In The Finals, you can feel the DICE legacy everywhere. Guns have a similar time to kill to Battlefield. Sprinting, reloading and jumping are as fast and smooth as BF1 and BF5. Exploded walls crack in very Bad Company 2, and I could feel the Battlefield 4 muscle memory kicking in bouncing grenades around the corner. The two maps we played (Monaco and Seoul) are styled with harsh shadows, saturated colors and lots of glass windows that would feel right at home in Mirror’s Edge 3.
Something not associated with Battlefield, and one of the reasons I leaned towards melee weapons during our pre-release session, are pistols. They feel lethargic and a little wimpy, and I can’t figure out why. It could be that the heavy class has too much health, or that our mix of US and European players created a slow firefight. Maybe the servers have a low tick rate to account for all the destruction calculations. I suspect most of this boiled down to my PC’s performance, which wasn’t spectacular on the RTX 3060 and Ryzen 7 5700 CPUs.
I struggled to maintain a steady 50-60 fps, with regular dips to 30 as 100 tons of wood and concrete gravitated. That’s with DLSS in performance mode and graphics set to medium-low. A setback for sure, but I’ll take a sea of ”TBD” on the Steam page (opens in a new tab) system requirements, which means there is still a lot of optimization left before launch day. The freedom to destroy definitely comes at a cost – big enough to make it clear why most shooters settle for solid, unbreakable walls.
Other than a few glorious moments of wreckage, such as an RPG on the floor above mine to unexpectedly bring an enemy down to my level and punch them in the face, I can’t say my early matches in the finals would be any different with indestructible walls either. It’s certainly novel and fun for Kool-Aid to get through walls or blow up a beautiful facade for the sake of it, but it’s rarely been necessary. It’s not like Rainbow Six Siege where every wall matters because they’re all stuck in one concrete box – finals move fast and you’re rarely in one building long enough for its structural integrity to matter.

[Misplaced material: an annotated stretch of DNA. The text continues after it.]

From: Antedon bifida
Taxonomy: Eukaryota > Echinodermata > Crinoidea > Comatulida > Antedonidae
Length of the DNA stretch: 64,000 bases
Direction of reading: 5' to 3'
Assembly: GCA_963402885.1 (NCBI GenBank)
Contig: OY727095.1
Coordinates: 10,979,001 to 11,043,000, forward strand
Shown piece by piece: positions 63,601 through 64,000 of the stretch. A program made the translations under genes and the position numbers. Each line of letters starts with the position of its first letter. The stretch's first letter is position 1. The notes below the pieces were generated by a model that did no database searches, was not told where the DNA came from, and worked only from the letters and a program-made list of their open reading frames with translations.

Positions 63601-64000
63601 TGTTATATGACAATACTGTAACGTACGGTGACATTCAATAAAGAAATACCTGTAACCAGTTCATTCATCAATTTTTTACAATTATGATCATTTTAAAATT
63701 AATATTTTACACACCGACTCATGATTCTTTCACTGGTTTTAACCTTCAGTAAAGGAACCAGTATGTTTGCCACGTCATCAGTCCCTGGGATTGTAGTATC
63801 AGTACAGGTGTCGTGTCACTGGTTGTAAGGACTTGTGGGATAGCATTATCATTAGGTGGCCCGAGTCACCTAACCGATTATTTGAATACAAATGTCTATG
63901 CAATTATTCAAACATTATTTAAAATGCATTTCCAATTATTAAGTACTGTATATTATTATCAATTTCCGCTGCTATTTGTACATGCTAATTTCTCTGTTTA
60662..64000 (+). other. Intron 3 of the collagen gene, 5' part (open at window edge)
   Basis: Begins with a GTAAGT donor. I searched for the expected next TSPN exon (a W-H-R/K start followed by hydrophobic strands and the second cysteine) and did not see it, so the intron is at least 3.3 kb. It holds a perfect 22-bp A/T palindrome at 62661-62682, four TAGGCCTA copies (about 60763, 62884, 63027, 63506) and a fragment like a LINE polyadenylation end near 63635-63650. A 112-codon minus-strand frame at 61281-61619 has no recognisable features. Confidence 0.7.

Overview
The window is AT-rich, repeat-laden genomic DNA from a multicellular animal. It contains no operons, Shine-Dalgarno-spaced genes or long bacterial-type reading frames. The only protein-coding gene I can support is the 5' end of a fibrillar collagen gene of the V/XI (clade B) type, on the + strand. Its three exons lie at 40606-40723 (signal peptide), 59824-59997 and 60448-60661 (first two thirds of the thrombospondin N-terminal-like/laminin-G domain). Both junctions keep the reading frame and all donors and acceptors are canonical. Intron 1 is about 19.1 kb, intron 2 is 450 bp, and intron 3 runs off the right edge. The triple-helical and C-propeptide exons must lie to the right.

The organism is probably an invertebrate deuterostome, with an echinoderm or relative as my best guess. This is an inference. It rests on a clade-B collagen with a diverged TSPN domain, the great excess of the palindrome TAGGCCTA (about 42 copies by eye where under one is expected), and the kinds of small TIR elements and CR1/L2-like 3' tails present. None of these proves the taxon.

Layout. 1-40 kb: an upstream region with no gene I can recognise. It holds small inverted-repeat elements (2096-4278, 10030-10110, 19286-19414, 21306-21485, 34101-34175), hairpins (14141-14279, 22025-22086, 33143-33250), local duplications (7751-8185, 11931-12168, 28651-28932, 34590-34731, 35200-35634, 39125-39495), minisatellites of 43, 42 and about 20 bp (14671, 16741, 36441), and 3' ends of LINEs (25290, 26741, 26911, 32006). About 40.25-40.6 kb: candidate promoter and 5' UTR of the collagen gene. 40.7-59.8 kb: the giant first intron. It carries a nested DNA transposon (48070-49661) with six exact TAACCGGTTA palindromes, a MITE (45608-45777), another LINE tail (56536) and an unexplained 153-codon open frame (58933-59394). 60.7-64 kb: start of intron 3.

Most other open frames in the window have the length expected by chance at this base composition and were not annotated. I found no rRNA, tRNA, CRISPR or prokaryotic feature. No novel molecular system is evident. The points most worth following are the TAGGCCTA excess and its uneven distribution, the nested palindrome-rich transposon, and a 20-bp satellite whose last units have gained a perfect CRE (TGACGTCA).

After a while, I stopped actively thinking about the destruction and let it become the backing track for casual first-person shooters. Just when I was starting to treat The Finals like any other shooter, the dynamics of its maps crept up on me.
In addition to potential demolitions, The Finals maps are also littered with zip-lines, elevators, toxic gas canisters, and barrels of goo that expand and harden to form makeshift walls, bridges, or scalable platforms. These throwables have a Source engine quality that I love (only the gravity gun is missing), although I haven’t used them much after a few hours.
One thing I am sure of after the closed press preview: the finals I played last week will probably be significantly different from the game that will come out. The class balance was precarious and some skills felt wildly exaggerated, but all the details are up in the air this pre-release period. Example: just hours after our session, Embark already shared a list of planned balance changes for the closed beta on March 7, including toning down the healing gun that was healing too well.
My fun with The Finals was associated with many stars. The fundamentals are strong and it has the spirit of a mid-2000s arena shooter that I automatically want to root for. If Embark can smooth out the performance and keep up with balance tweaks, this could be the first new multiplayer FPS in years that’s worth sticking with.